Beyond just ringing in a new year, January 1, 2016, also signified the enactment of the Direct Selling Association’s (“DSA”) latest Code of Ethics. Before breaking down the differences that exist between the new and previous versions, my commentary on the subject remains the same: the DSA has a long way to go before providing a Code that offers serious protection for member companies from regulatory issues.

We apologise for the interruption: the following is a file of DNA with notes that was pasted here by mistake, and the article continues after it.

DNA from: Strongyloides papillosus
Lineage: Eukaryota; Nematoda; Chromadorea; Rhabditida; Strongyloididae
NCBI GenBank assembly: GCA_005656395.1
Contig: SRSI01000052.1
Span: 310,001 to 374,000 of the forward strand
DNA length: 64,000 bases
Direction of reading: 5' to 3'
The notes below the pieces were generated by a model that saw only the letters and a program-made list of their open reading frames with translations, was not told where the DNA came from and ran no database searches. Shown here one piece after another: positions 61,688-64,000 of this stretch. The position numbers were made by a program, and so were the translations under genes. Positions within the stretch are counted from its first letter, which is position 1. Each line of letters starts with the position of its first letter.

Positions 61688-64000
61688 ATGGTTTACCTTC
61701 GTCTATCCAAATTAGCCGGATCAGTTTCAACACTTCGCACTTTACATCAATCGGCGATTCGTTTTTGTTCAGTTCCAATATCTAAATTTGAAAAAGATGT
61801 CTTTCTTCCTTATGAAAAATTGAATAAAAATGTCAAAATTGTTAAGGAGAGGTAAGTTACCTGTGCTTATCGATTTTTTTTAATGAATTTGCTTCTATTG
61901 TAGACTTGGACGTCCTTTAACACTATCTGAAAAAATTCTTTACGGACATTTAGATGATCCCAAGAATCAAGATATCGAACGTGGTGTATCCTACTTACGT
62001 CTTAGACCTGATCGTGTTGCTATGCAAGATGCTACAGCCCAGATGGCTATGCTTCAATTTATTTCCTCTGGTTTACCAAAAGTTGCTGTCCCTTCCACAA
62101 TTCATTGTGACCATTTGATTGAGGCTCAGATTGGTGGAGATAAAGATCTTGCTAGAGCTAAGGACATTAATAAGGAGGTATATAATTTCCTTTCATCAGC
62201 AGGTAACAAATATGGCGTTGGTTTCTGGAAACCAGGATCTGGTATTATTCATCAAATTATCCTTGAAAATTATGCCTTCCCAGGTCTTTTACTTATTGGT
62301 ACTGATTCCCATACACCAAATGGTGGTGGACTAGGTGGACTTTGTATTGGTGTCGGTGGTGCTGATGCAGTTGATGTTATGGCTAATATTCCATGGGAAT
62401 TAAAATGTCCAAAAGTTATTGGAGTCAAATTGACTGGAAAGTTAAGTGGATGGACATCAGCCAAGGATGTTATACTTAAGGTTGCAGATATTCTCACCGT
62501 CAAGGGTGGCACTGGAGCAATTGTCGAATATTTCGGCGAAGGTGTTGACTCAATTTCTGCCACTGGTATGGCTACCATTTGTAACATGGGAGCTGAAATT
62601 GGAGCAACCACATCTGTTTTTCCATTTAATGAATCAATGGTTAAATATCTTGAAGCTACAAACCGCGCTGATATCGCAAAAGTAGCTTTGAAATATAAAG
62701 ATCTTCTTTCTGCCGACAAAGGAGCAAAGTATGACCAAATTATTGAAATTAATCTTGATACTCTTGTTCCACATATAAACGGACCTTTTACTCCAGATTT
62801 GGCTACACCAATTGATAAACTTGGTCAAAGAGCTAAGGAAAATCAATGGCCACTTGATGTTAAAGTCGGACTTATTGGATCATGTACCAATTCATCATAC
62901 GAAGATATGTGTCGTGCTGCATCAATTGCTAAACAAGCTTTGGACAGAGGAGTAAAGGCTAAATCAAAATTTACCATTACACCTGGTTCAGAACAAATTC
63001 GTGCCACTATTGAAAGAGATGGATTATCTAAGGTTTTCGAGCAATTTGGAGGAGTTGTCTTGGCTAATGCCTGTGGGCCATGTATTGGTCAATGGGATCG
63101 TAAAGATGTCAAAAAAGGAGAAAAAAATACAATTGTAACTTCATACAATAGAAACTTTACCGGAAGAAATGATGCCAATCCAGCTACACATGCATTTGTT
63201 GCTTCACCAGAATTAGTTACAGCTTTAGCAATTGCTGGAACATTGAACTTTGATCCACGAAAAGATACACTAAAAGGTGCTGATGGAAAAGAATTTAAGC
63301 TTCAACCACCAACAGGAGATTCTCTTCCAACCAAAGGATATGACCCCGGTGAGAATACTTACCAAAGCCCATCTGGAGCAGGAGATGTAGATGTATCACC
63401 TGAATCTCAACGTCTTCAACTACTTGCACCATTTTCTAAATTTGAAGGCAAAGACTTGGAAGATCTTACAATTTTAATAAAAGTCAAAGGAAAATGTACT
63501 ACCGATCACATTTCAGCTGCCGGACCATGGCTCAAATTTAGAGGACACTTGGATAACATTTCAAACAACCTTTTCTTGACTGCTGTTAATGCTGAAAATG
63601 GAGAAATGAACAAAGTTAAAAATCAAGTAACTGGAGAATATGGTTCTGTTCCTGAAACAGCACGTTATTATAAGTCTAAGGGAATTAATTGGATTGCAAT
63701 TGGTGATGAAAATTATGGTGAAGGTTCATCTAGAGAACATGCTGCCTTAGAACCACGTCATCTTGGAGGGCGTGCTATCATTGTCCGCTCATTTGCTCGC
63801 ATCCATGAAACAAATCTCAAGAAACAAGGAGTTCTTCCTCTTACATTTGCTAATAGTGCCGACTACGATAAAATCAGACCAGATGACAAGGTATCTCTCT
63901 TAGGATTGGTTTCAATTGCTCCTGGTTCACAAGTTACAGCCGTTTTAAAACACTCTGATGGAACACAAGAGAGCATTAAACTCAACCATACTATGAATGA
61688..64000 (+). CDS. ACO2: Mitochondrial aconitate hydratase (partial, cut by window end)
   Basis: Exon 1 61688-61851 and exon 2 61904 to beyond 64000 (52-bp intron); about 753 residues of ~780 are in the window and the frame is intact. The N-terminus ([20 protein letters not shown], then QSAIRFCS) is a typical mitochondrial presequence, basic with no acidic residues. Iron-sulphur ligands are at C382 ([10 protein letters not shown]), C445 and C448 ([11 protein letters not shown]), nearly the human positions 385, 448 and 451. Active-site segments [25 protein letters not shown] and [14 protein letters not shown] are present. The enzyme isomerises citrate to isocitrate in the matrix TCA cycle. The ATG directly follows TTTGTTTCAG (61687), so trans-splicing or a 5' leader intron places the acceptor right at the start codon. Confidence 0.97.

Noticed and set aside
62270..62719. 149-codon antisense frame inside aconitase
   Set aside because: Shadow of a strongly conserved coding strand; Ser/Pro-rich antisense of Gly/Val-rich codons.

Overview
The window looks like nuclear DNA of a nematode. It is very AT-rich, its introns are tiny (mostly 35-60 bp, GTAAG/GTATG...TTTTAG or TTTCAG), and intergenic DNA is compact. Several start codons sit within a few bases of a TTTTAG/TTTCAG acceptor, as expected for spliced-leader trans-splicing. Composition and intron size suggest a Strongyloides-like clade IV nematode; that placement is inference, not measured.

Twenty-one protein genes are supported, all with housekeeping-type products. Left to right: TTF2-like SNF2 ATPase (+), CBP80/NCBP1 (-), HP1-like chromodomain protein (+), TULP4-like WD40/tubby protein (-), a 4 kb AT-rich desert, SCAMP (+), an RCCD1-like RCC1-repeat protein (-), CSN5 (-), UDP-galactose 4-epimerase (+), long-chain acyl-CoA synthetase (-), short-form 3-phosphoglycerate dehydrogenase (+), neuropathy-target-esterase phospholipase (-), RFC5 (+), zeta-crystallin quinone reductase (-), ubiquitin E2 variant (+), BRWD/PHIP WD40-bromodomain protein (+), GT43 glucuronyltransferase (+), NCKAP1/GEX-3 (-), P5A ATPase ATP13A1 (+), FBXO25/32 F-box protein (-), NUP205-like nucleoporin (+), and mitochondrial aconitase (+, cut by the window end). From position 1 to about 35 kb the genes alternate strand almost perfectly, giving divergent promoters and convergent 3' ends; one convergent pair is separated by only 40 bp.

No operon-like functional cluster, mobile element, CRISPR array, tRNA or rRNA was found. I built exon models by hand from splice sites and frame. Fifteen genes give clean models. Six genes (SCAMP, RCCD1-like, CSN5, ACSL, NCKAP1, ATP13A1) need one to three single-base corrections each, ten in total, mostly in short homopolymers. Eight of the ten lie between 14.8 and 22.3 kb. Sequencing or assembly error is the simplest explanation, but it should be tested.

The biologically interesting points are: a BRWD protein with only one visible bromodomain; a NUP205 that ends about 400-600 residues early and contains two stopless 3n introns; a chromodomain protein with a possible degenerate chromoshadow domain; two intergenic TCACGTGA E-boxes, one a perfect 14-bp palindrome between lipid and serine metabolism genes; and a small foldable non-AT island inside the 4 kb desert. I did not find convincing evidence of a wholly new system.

The Code’s prior shortcoming was epitomized by the FTC’s action this past year against Vemma, a longstanding member of the DSA that was touted for exemplifying ethical and appropriate business practices. Vemma went from being a recipient of the DSA’s Ethos Award in 2013 to getting targeted and sued by the FTC.
I’ve said it before and I’ll say it again — to really “tighten the screws,” the DSA needs to take the kind of proactive steps that’s bound to upset some people. This would mean implementing stricter requirements that will cause companies to really stretch, improve and adapt.